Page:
So….. I want to keep all of my friends. Therefore…… I’m going to vaguely refer to lots of details.
My friend “Myra” (name changed so I can keep my friends) is motivated, smart, and self-aware. One special talent she has is to engage almost anyone in a conversation about almost anything. This either worked for or against us, as our little Nopalito talk collected more and more listeners, the way crumbs on the floor attract crawling babies.
Myra had to stop more than once: “I’m going to tell you this…. oh, hey, the waitresses are lingering near our table.”
At the beginning, a waitress actually said aloud, “Hmm, this conversation sounds interesting,” as she approached us at the bar.
Then, there came a point where the waitstaff was just. Plain. Afraid. To comment upon what they were overhearing. So our one waitress kept her head low as she lingered to refill our waters.
The topic of the day was relationships. Like, relationships you’re afraid to tell your therapist about because you know she’ll disapprove of your choice.
Here is some of our relationship advice to each other, loosely interpreted (again: so I can keep the trust of my friends):
1. Relationship Beginnings Need Privacy: Every relationship needs some private-time in order for the couple to get their feet on the ground. In the beginning of a romance, opening the relationship up for public scrutiny — especially in some sexual way — could damage a partnership.
2. Share a Common Set of Priorities: It’s important to share a similar lifestyle as your partner. For example, if you are someone who smokes weed everyday and drinks until 2am every night, you might have a tough time dating a button-down-shirt-wearing, 9-5pm office worker.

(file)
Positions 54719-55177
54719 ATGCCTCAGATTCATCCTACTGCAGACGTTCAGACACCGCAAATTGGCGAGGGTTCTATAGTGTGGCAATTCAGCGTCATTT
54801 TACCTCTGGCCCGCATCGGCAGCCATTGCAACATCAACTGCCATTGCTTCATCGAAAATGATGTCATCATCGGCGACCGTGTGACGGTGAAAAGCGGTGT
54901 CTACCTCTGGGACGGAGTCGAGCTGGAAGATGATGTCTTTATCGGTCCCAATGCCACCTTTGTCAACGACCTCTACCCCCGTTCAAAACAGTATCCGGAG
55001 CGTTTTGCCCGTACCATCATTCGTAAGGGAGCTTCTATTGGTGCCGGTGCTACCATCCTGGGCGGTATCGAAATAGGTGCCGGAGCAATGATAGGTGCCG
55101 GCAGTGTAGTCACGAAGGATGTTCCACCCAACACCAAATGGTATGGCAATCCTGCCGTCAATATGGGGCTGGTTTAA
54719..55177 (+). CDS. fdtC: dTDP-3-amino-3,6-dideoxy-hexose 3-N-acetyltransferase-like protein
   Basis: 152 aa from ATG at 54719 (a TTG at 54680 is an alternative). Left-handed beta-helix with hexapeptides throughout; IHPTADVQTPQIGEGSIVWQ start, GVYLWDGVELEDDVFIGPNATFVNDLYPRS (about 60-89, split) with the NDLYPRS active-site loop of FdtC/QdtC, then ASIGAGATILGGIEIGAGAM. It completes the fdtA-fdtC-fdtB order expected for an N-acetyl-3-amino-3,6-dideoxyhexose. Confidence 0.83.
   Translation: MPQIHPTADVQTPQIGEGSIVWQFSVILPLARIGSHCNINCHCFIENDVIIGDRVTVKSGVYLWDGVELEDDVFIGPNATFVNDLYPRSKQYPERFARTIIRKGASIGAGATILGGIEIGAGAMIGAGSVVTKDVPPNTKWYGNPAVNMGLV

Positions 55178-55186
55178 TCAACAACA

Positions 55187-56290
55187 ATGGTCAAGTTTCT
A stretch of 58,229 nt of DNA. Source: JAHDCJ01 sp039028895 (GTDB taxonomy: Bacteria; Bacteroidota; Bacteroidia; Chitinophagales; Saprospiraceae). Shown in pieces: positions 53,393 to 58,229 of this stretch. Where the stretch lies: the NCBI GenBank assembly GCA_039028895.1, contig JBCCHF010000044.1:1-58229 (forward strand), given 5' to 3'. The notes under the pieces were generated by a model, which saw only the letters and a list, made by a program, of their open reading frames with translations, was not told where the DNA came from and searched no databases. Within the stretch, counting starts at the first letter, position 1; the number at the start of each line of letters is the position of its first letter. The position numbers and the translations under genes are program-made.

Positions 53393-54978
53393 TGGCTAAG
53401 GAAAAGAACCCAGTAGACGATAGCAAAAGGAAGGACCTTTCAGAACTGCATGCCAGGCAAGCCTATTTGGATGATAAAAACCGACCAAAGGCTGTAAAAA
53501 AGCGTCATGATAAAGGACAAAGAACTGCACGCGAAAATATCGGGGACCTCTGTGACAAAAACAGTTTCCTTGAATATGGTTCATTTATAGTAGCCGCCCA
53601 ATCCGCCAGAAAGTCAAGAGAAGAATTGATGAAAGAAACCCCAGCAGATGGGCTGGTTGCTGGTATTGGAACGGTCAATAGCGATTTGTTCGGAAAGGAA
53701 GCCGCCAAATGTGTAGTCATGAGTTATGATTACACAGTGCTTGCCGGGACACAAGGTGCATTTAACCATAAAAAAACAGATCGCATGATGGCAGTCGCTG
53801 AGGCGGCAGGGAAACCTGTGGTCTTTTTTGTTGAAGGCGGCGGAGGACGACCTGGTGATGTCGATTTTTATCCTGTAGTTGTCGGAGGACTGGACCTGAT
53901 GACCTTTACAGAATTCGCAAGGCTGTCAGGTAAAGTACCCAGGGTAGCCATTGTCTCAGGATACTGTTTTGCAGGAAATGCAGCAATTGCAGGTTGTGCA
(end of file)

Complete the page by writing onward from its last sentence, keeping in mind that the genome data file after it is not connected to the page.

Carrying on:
Philosophically speaking, there will be obvious differences….. but realistically speaking, when would you even find time to hang out with each other, with your opposite schedules?
3. Sex: Public or Private? You decide. You and your partner should share similar views on sex: when to have it, what it means, and who gets involved (conversationally speaking, although also applicable advice in other ways). If one person is really open and public about discussions about their sex life, and the other person sees this as something that should be kept between two people, that will become a core issue.
4. We fend off Real Love by settling for “fun”: When we are engaged in something we aren’t fully happy with, we close ourselves off to the possibility of finding what we really want.
Again, let’s get literal: if you’re dating someone you feel you have no future with, your Potential Love will avoid you, thinking you’re “off the market.”
Did I mask details skillfully enough? And make us sound like the extra-smart people I’m sure we are?
Here’s something I CAN share that might provide more insight into why the waitstaff started to avert their eyes each time they came to fill our glasses. During our talk, I remembered the time one of my old best friends, a former housemate, casually tossed me a stack of photos. (Back in the day of film photos.)
“Check this out, E!” he said to me. On top of the stack were photos of his lovely outing at a nearby beach. Underneath were — he swore it was an accident — photos of him in cough compromising positions cough with his partner.
AHHHHHHHHHHHH!!! I was totally traumatized. Actually, I’m still cringing, thinking about this years later.
The conversation Myra and I had, however, was refreshing as our Mexican food. Our conversation was not traumatizing at all.
Except maybe to our waitresses.
Then, Myra ate her quesadilla with a fresh corn tortilla. She loved the good ol’ combo of crumbly cotija, and melty, awesome queso fresco. (Me, I’m a meltier-cheese fan.) And I ate my delicious pozole: refreshing, not too greasy, and so abundant that I couldn’t finish my half-bowl.
To healthy, tasty food, and healthy, spicy relationships!
PS: Check it out: Nopalito is here, at 9th and Lincoln right by Golden Gate Park. It is super delicious and the waitstaff is actually quite nice.
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